Arts & Sciences Brown School McKelvey School of Engineering Olin School School of Law School of Medicine

Thorp to conclude term as Washington University provost

Dr. H. Holden Thorp, Provost at Washington University in St. Louis (Photo © copyright 2015 Sid Hastings.)

Holden Thorp, provost at Washington University in St. Louis, will leave his position effective July 15, according to Chancellor Andrew D. Martin. Thorp, who has served in his current role since 2013, plans to take a one-year sabbatical and then return to the university in a newly created leadership role in the drug discovery and innovation space, with details to be shared at a future date.

“We owe a significant debt of gratitude to Holden Thorp for lending his considerable talents to Washington University during his six years as provost,” Martin said. “Thanks in large part to his outstanding leadership, we are poised to take the university into its next era of excellence in research, scholarship, teaching and learning. We have benefited greatly from his expertise, particularly in the transformation of our student body and faculty into a more diverse, innovative and academically gifted community. On a personal level, I am grateful to Holden for his support and friendship during the transition as I assume the role of chancellor. He is a trusted adviser and colleague, and I look forward to continuing our work together when he returns to the university to pursue his future endeavors.”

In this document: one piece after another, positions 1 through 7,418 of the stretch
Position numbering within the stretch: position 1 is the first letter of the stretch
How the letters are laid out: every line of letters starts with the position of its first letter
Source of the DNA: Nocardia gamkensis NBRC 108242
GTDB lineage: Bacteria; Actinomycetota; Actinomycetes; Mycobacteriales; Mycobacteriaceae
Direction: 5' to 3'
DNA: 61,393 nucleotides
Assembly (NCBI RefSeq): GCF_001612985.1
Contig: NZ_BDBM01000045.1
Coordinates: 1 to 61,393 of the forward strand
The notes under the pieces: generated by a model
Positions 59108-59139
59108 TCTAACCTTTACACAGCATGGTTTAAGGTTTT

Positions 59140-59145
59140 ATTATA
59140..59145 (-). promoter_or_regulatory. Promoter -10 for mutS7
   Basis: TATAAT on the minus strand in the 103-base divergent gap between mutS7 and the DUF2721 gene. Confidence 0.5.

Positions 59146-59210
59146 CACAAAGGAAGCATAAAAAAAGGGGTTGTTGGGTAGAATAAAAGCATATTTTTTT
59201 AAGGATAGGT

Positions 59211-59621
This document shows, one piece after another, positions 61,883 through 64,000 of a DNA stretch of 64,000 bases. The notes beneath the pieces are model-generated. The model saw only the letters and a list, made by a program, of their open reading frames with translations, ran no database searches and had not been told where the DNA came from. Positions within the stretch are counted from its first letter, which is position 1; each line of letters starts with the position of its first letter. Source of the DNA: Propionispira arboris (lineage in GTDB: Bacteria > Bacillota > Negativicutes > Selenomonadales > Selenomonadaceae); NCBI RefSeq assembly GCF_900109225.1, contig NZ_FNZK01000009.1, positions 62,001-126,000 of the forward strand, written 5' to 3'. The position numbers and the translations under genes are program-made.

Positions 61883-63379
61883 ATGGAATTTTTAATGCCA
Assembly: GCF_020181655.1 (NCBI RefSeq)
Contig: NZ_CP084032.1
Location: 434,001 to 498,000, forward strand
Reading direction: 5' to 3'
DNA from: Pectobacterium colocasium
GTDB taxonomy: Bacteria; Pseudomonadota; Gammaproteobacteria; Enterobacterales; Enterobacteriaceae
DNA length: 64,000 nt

“These six years as Washington University provost will always be a highlight of my career,” Thorp said. “Our students, faculty and staff are among the very best in higher education.  Working with Mark Wrighton and our remarkable team has been a joy every day. Leading the extraordinary Washington University faculty into the Quad at Commencement has been a highlight every year, and I look forward to joining my faculty colleagues when I return to the university. Chancellor Martin has bold ideas for the future of the university, and I look forward to being part of our continued ascent.”

Read more.